Bleak display fuels summertime blues

MORE worrying than the bleak statistic of no points at home from a possible six is the apparent lack of progress Ipswich have made in the past two years.

Derek Davis

MORE worrying than the bleak statistic of no points at home from a possible six is the apparent lack of progress Ipswich have made in the past two years.

Of course it is far too early after just three games to take any notice of the table, for 15th place is where Joe Royle left the team and it is where the Blues sit today.

Judging by the performances against Preston and now Wolves, and indeed for the first half hour at Burnley Ipswich don't look that good a side.

The defence still leaks goals too readily, the midfield struggles to get the ball back and while it can creative when in possession they rarely dominate.

Up front the goals can flow on a good day, but there is a lack of presence from the first line of defence.

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After spending the best part of £3m in the summer and signing six new players to go with the three he secured in January, Jim Magilton's side has yet to show it is of sufficient quality to get into the Promised Land of the Premier League.

His team selection and tactics will be picked over and there will inevitably be a groundswell of opinion that will turn against the manager and there was booing at the end of both halves

Owner Marcus Evans was not at the game, although he did watch the Preston defeat, and it will be interesting to see how long he stays patient, although he is ultimately responsible for the buying and selling of players.

Gareth McAuley has yet to convince he is any better than Jason De Vos, and those who maligned the Canadian last year, can now see what he brought to the team in terms of presence and aerial ability.

McAuley, a £1.1m buy from relegated Leicester City looks no quicker and his positional sense deserted him as Sylvan Ebanks-Blake got away from him to head in the opener from a Michael Kightly cross, and it is not the first time the Irishman has been exposed.

Central partner Richard Naylor is revered at Portman Road, but as honest and wholehearted as he is, it would be hard to see him as a first choice centre half in many other promotion contenders or any Premier League sides.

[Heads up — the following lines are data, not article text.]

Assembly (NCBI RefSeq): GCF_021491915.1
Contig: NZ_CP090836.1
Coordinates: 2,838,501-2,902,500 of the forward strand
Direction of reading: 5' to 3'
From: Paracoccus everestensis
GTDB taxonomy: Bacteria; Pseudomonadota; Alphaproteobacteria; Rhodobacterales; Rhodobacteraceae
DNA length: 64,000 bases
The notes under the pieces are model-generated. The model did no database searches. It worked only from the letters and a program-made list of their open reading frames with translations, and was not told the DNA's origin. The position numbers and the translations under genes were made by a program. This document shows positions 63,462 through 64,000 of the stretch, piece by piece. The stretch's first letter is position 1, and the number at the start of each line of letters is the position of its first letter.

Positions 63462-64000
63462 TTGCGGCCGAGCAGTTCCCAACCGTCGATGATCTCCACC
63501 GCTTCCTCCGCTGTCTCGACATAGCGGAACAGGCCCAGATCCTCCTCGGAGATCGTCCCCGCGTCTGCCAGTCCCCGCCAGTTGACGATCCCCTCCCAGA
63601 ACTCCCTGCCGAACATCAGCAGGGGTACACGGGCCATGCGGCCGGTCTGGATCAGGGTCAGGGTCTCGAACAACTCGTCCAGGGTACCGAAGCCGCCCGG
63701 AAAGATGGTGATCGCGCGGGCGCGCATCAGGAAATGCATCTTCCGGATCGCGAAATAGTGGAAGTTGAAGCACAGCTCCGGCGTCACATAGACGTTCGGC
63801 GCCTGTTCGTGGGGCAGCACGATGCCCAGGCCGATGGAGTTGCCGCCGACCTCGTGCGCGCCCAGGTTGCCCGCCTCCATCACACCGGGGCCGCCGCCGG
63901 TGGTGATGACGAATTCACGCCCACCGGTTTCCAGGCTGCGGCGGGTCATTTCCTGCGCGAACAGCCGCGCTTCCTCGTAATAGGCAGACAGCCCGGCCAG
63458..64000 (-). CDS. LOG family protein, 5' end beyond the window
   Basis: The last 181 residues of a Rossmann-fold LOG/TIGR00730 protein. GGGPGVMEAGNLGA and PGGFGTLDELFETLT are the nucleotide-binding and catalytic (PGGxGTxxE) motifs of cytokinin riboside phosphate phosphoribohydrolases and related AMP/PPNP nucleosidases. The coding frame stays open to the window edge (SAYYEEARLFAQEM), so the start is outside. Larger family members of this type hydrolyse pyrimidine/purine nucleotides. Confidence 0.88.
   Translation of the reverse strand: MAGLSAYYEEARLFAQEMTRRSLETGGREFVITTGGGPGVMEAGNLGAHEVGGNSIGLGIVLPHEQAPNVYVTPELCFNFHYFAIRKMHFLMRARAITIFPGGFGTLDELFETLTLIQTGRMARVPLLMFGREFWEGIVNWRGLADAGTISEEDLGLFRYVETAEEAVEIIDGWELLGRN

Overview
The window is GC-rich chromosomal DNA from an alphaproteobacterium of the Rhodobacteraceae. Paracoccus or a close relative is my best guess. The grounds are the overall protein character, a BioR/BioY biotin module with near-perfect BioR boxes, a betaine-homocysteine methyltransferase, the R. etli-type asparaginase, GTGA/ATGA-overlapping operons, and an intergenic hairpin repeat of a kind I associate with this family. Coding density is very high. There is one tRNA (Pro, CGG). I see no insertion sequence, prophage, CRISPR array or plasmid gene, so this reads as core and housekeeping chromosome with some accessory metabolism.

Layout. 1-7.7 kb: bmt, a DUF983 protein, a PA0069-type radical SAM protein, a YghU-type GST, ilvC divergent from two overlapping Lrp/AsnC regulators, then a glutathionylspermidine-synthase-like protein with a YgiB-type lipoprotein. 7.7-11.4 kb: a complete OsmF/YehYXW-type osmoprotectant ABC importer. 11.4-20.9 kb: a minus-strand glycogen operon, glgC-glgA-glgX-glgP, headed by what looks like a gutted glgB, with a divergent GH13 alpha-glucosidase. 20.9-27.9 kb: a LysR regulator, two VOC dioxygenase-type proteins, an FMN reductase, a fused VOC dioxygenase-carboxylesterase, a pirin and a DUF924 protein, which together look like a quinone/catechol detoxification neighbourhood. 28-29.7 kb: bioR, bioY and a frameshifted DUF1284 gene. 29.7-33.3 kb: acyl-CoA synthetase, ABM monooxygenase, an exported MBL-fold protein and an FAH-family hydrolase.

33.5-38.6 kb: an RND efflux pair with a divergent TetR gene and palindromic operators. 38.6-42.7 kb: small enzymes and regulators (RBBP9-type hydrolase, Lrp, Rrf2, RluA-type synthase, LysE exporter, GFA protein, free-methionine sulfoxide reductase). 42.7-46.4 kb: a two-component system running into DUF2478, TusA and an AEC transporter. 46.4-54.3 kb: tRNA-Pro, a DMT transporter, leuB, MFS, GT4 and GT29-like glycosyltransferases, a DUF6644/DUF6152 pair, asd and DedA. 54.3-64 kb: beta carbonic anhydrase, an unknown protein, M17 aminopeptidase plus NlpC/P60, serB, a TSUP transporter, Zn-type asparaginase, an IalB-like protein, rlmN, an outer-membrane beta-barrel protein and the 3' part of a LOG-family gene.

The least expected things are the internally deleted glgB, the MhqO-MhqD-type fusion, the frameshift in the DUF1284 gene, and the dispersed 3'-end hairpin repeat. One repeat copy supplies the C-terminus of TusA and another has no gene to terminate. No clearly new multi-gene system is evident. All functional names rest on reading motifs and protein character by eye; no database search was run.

In Ben Thatcher Town have brought in a solid no-nonsense left back, but is he really any better than Dan Harding now on loan at Southend?

The left side of midfield remains a problem area. The absence of Alan Quinn, who is we are told is not injured, meant Danny Haynes went there instead of Liam Trotter who played in that position at Burnley and Magilton publicly apologised to Trotter for making the switch.

Before ex-Colchetser United defender George Elokobi was stretchered off with a twisted knee, Haynes was exposed as a one-trick pony by the full back who matched his pace and therefore nullified his threat.

Alan Lee went over on that side in the first half and laboured before being taken off at half-time and was not missed.

Richard Wright made another couple of good saves, not least to deny Richard Stearman at point blank range when he stole around the back to head a Jones free kick goal-wards.

But he fluffed a Kightly drive and that allowed substitute Dave Edwards to steal in for the winner.

That came moments after Alex Bruce had been sent off but even before that Town constantly gave the ball back too easily. They failed to get hold of Dave Jones and Karl Henry in the middle of the park and Matt Jarvis has probably never enjoyed so much freedom down the left flank.

Bruce standing in at right back actually had a decent enough game and refused to allow the tricky winger to get in behind him even if it meant conceding a raft of corners.

His over-enthusiastic lunge to win the ball back meant he was red carded, a couple of years ago it might not have even been a foul as he clearly won the ball and took none of the man. But in today's climate the end result was inevitable and off he went.

His departure made little difference, Town were not going to win as Wolves were clearly a better side, playing better football.

Mick McCarty got his tactics spot on as Wolves denied Town the ball, attacked with verve and might have scored even more.

Jarvis hit a post with and made Wright work hard with other efforts and crosses.

Town's brightest spell came when Pablo Counago replaced Lee at the break and made an instant impression with his clever play and cunning touches.

He gave Wayne Hennessey a couple of things to think about as the Wolves' keeper made decent saves from the Spaniard.

Counago also teed up Jon Walters, but the shot was easy for the keeper when last season Walters would have buried the chance.

The nearest Town came to scoring was when Elokobi was down injured and Miller had two cracks on goal with Stearman clearing off the line.

It was a rare excursion into the box by the midfielder who, along with Veliche Shumulikoski, struggled to contain Wolves, with Owen Garvan starting on the bench.

It is still very much work in progress but Magilton knows the sands of time are beginning to run out.